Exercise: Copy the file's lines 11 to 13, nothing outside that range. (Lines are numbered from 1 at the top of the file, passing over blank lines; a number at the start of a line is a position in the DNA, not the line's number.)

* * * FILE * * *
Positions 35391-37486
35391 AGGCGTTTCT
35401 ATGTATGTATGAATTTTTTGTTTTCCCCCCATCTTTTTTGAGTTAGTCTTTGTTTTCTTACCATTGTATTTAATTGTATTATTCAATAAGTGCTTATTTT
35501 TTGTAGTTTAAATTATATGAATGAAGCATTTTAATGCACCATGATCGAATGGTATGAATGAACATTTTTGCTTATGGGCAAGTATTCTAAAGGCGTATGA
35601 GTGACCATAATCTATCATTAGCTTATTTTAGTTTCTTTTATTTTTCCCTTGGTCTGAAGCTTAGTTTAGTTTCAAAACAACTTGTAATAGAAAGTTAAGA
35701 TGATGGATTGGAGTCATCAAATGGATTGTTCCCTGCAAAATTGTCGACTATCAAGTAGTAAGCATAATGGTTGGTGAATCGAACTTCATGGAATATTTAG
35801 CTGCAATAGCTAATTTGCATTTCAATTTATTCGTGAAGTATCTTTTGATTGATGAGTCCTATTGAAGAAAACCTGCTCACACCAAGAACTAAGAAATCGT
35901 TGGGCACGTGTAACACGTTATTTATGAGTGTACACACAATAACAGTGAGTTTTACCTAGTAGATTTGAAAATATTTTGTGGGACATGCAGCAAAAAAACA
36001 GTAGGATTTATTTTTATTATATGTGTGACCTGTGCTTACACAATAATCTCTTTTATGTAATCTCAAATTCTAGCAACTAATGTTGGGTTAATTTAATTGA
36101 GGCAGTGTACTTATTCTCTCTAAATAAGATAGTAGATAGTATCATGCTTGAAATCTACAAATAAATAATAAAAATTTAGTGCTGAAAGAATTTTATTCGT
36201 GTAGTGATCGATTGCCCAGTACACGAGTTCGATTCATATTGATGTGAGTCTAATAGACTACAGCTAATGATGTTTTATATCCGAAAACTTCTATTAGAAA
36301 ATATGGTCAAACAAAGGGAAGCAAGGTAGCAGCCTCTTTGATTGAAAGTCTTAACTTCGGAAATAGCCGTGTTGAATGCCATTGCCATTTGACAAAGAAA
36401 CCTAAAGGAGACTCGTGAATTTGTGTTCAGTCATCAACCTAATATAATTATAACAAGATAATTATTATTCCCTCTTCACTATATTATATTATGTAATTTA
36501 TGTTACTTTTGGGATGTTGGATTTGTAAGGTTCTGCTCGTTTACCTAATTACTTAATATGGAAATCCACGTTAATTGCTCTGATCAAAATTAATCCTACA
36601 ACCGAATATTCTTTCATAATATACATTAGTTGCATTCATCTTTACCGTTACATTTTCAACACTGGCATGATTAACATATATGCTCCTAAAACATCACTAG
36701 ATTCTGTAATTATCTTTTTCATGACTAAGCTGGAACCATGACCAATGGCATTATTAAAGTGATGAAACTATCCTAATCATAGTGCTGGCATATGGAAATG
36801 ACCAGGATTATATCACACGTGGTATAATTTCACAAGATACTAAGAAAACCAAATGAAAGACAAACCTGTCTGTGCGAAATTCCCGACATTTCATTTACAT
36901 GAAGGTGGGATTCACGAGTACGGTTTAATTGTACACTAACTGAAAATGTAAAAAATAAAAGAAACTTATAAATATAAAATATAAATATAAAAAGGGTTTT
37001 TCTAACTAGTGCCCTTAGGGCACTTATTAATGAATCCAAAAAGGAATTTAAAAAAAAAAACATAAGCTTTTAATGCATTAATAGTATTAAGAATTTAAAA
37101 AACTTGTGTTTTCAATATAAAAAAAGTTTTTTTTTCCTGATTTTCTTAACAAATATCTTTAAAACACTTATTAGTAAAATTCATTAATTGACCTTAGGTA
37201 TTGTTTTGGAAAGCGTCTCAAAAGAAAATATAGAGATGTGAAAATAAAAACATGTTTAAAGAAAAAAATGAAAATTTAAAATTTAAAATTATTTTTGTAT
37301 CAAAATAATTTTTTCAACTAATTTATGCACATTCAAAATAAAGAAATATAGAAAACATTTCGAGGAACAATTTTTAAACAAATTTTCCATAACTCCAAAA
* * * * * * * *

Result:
36201 GTAGTGATCGATTGCCCAGTACACGAGTTCGATTCATATTGATGTGAGTCTAATAGACTACAGCTAATGATGTTTTATATCCGAAAACTTCTATTAGAAA
36301 ATATGGTCAAACAAAGGGAAGCAAGGTAGCAGCCTCTTTGATTGAAAGTCTTAACTTCGGAAATAGCCGTGTTGAATGCCATTGCCATTTGACAAAGAAA
36401 CCTAAAGGAGACTCGTGAATTTGTGTTCAGTCATCAACCTAATATAATTATAACAAGATAATTATTATTCCCTCTTCACTATATTATATTATGTAATTTA